Most FDR programs were such embarrassments they had to be suspended. It is reported he frustrated political allies almost as much as he did political enemies, and that he treated the serious business of running a country almost as a joke to be relished; and this, too, is a kind of incompetence as it results in much the same outcomes. FDR’s administrative incompetence had a trickle-down effect because of his reliance on patronage; resulting in party-loyalty hiring rather than merit. Featherbedding was another big problem under FDR more than most presidents. A competent president would have seen the need for balance, and cleaned these up. If Roosevelt ever saw these problems that he spawned, he neither acknowledged nor bothered fixing them.

    While Roosevelt may be forgiven continuing Hoover’s policies for a time, by 1936 it was clear to a growing body of businessmen, financiers and economists it wasn’t working and that government was the main impediment to recovery. Yet, it would take another six years to suspend even some of his policies, and another ten years to restore something resembling a free-market.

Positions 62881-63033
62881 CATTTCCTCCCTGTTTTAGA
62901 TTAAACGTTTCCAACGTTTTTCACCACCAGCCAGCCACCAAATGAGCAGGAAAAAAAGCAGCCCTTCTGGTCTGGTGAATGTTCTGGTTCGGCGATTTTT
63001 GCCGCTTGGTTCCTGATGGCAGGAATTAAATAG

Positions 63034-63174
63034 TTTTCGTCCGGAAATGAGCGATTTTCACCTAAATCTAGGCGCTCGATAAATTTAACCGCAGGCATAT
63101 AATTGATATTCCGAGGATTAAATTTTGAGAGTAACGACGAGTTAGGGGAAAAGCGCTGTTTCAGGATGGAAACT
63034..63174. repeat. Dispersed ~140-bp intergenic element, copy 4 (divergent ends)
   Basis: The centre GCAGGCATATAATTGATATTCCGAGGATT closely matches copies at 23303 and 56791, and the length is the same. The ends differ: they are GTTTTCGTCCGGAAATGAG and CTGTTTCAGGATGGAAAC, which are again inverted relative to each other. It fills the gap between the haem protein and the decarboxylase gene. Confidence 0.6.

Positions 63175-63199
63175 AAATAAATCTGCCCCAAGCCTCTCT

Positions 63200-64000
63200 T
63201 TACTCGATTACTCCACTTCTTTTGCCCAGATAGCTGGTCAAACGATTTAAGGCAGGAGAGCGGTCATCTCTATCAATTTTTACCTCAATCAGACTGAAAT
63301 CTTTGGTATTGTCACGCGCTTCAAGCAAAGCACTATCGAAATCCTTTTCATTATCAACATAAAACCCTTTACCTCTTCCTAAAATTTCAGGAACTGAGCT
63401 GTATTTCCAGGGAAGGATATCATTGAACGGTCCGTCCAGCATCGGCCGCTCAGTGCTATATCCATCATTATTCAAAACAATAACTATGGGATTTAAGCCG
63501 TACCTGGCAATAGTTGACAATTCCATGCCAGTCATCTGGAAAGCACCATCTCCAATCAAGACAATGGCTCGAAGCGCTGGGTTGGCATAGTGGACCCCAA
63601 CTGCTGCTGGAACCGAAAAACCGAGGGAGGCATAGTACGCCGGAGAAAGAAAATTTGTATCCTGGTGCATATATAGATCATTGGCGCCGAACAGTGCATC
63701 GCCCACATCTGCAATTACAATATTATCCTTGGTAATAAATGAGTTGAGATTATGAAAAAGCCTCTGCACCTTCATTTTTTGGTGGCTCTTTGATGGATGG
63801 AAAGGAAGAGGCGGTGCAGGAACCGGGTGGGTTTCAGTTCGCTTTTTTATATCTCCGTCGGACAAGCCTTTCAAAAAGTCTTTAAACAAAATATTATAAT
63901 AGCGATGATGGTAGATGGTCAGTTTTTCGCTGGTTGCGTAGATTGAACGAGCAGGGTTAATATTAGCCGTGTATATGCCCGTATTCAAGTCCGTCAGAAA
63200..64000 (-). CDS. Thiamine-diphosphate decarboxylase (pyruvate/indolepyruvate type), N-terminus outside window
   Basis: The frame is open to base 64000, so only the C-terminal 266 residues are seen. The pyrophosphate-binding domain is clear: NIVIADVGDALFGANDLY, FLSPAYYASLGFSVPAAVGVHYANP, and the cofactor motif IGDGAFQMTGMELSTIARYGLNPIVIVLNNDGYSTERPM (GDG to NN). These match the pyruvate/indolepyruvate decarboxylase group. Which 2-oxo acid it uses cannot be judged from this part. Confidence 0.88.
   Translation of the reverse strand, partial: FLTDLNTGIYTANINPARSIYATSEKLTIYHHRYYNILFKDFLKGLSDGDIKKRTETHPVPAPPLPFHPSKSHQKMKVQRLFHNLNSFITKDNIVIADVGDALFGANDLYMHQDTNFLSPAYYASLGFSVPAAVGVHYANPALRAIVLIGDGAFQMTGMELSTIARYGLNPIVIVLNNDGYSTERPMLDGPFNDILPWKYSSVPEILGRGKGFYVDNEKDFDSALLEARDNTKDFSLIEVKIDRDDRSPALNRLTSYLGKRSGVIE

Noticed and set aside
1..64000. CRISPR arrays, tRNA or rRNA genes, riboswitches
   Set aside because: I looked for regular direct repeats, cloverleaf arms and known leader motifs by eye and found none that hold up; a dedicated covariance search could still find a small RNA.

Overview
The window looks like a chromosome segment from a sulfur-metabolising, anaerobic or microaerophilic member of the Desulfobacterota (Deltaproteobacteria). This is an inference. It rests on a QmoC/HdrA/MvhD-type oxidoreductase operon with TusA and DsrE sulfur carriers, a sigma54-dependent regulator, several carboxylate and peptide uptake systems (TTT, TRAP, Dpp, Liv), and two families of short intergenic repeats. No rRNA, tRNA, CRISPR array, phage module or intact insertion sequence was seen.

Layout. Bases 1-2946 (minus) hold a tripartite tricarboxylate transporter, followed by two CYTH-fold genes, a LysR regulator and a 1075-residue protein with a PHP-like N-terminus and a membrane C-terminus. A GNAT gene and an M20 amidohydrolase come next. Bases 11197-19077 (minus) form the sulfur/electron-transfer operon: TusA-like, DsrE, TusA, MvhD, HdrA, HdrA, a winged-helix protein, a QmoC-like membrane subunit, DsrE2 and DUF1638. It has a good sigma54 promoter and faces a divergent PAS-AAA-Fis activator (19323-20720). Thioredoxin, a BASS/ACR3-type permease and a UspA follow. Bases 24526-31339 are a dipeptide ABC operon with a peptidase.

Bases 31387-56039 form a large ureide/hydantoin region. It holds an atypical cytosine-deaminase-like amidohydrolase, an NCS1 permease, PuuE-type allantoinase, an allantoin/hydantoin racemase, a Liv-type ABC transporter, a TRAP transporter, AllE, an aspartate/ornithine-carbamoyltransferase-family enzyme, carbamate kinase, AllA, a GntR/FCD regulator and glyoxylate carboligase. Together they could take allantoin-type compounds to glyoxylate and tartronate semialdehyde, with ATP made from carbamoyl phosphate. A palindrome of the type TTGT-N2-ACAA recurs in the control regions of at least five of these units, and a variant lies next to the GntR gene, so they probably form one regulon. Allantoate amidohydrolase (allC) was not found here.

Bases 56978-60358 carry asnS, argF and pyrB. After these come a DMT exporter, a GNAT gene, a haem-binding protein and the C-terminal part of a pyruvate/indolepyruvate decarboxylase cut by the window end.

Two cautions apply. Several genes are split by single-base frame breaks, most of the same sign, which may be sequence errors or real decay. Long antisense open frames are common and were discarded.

Saying Hoover’s “blunders compounded the affects of the depression” is both grammatically faulty and logically absurd. If Hoover’s policies are blamed for having turned a mild recession into a strong one, they cannot also be said to have compounded anything more than that because FDR had it in his power to halt those policies (which he promised to do, but then didn’t) as well as adding ‘nutty-professor quick-fixes’ of his own. The Great Depression did not begin prior to Roosevelt’s administration. Therefore, if anyone ‘compounded the Depression’, that would logically have been FDR.

    I agree with you Hoover made mistakes, but, also as usual, must object to your caricaturizing.
    Posted by .(JavaScript must be enabled to view this email address)  on  03/29  at  07:34 PM
  3. Hoover (like many current conservatives) believe that recession and the Depression are just part of the Free Enterprise system at work and the economy will always magically straighten itself out. He felt that government should not take an active role in providing direct relief to those out-of-work, or even to the local and state governments. Abating misery was the job of private charities. He believed that states could control their own economies without federal interference.

    He did, however, believe in supporting big business. He did approve the Reconstruction Finance Corporation which provided relief to businesses, banks, and railroads.